5 Reasons you Need an Emergency Fund

Let’s face it.  Saving isn’t one of the most exciting things to do.  After working hard, most of us would rather take a vacation or buy a shiny new gadget right?  Although saving may not be fun, it is well worth it to save financial stress down the line.  This is where an emergency fund comes in!

5 Reasons you Need an Emergency Fund

An emergency fund is 3-6 months net income set aside in the event of job loss, car problems, a medical emergency, or other unexpected financial situations.  The amount you should save is a range because what you need is based upon your situation.  If you work in an industry where there are limited opportunities or freelance, it would be worth saving closer to 6 months.

During the 2008/2009 financial crisis time period, the unemployment rate was so high that my favorite financial guru, Suzie Orman, suggested saving 9 months net income!

 

5 Situations where an emergency fund would come in handy are:

  1. Unexpected Job Loss
  2. Job Offer in Another City
  3. Car Trouble
  4. Death in the Family
  5. Unforeseen Medical expenses

 

In order to truly save your emergency fund for priority situations, set up a separate savings account that you do not have regular access too.  That way when you hear about a deal or think you “need” something, the funds are not easily accessible.  Yes, leave your emergency fund alone even if you find an awesome flight deal.

If you don’t have anything saved toward an emergency fund yet, it is not too late to get started!  Slow and steady wins the race to financial freedom. One of my favorite ways to save is during tax time.  If you are fortunate to receive a tax refund, you can use part or all of the tax refund to start your emergency fund!

 

Check out these steps to starting an emergency fund so it won’t seem so overwhelming!

 

Personally, my emergency fund has come in handy plenty of times!  For example, that one time I was job-less for 3 months.  I thought it would be impossible to survive but my emergency fund came to the rescue.  I also remember that other time that my car broke down and it was $800 to fix!  Although it is never fun to shelve out your hard earned dough, it is a great feeling to know you don’t have to go in to debt to cover a financial emergency.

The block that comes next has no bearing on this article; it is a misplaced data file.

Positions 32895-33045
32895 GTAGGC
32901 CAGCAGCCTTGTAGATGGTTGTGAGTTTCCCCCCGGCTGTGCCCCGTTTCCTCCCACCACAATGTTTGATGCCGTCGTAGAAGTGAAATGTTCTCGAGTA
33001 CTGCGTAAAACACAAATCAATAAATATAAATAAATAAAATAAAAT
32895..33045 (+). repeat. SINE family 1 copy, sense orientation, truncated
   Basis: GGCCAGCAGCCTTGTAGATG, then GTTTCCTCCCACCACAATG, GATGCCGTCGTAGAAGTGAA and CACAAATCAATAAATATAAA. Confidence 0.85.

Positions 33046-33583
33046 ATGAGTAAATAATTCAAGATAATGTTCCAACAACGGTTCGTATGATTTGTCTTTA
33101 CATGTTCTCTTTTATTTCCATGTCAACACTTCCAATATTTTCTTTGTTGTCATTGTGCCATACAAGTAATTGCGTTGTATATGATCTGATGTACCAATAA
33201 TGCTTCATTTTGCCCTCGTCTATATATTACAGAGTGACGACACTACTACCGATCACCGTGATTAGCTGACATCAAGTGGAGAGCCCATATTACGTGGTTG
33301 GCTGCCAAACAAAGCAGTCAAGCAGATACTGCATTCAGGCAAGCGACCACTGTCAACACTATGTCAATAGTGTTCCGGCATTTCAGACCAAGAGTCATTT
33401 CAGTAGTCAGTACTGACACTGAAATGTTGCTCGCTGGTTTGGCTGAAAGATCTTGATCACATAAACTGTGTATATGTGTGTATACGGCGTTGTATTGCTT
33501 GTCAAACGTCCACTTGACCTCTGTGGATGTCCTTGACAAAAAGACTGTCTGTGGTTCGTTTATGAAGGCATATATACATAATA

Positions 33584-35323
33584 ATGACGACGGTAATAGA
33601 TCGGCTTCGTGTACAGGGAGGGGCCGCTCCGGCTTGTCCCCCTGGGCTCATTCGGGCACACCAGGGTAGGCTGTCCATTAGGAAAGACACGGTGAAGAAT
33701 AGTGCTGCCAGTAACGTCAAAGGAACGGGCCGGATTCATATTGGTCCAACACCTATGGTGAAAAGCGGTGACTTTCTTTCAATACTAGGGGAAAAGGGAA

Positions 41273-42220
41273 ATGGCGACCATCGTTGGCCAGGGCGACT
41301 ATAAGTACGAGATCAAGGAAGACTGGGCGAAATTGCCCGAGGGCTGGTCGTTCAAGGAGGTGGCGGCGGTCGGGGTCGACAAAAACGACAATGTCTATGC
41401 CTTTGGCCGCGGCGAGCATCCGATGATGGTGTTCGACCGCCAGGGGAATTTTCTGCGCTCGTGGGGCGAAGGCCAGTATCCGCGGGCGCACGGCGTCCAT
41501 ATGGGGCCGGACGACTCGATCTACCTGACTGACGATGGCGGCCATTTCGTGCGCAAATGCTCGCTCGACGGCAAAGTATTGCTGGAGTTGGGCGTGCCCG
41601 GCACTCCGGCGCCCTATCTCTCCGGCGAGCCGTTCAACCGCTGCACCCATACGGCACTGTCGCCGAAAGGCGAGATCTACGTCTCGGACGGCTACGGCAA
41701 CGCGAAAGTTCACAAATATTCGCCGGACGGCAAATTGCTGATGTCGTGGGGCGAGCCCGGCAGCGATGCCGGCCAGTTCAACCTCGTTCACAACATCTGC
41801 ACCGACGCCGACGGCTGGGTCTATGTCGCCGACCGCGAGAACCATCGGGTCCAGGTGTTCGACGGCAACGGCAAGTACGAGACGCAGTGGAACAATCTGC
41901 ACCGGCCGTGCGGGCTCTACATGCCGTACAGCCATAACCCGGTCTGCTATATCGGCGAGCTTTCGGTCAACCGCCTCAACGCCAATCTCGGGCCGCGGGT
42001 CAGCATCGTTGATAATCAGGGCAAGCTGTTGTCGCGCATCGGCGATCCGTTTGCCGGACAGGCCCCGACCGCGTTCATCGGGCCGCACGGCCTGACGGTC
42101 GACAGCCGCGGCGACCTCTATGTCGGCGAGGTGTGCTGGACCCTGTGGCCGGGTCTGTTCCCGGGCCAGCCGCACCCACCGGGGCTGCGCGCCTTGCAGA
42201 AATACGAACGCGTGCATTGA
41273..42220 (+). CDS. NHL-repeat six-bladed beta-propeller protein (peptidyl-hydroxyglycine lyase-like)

5 Reasons you Need an Emergency Fund

When has your emergency fund come in handy?  What difficulties do you have with establishing or maintaining an emergency fund?

 

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14 comments

  1. God, l remember those dark days of 2008 and beyond. I had a good job with good pay, but my tenants put me in the poor house. Some lost their jobs and l had to cover several mortgages which totally put me in the poor house, never mind eviction costs. It’s always important to have backup money, even though mine wasn’t enough, but it helped. In hindsight, l should have done things differently. I loved Suzie, especially at that time :-).

    1. Yes! I first started watching Suzie Orman in 2008-2009! She has a very loving but no nonsense attitude about money. I’ve always wanted to get in to the rental business but I’m afraid of the risk of tenants are unable to pay. It is very clear that a large savings/emergency fund is imperative.

  2. This is something I’m guilty of, I have savings and money available in case of emergency. What I don’t have is a stash that is strictly for said things. I’m going to make that a thing.

  3. This is something that is indeed important but I think people underestimate how difficult it can be for working class people to do this. I began saving 10% of my income when I got my first, *real* job. Then I came out of student loan forbearance and things got real. Reduced spending, cut out extras, no more frivolous purchases, and still it was so hard to save.

    I live and work abroad now, and it’s been the only time in my life that I’ve been able to adequately save money. Prayerfully no curveballs will be thrown my way, and I’ll be able to continue to do so.

    1. I do agree Keisha, fully funding a retirement plan can be difficult. Nice job on saving 10% of your income with your first real job. This is why though it’s so important to live below our means – if possible. To hopefully free up money to save. At one point I worked a second job to expedite paying off debt and save.

  4. 100% TRUTH. I’m guilty of this though =( But reading reminds me of all the reasons why it is imperative it is to have emergency savings funds. Especially yes, times like you mention when the car needs work. OMG. Totally guilty. Thanks for the reminder.

  5. Girl you keep me thinking about my money (and sometimes lack thereof). lol. As always great reminder and great read!

  6. These are great reasons to have an emergency fund! I definitely need to work on making mine more substantial.

  7. You’re right, emergency funds are really important! I agree with all of your reasons. I don’t exactly have much of an emergency fund right now, because I keep tapping into it, but this post has inspired me to do better!

  8. This post was right on time. In the past week, my husband had to get his car towed and fixed ($1200). While in the shop, he used my car which ended up getting a flat tire that couldn’t be salvaged so we ended up just replacing all 4 tires on my truck (another $700). I’m thanking God we were able to take care of these crazy “out of the blue” expenses without financial stress.

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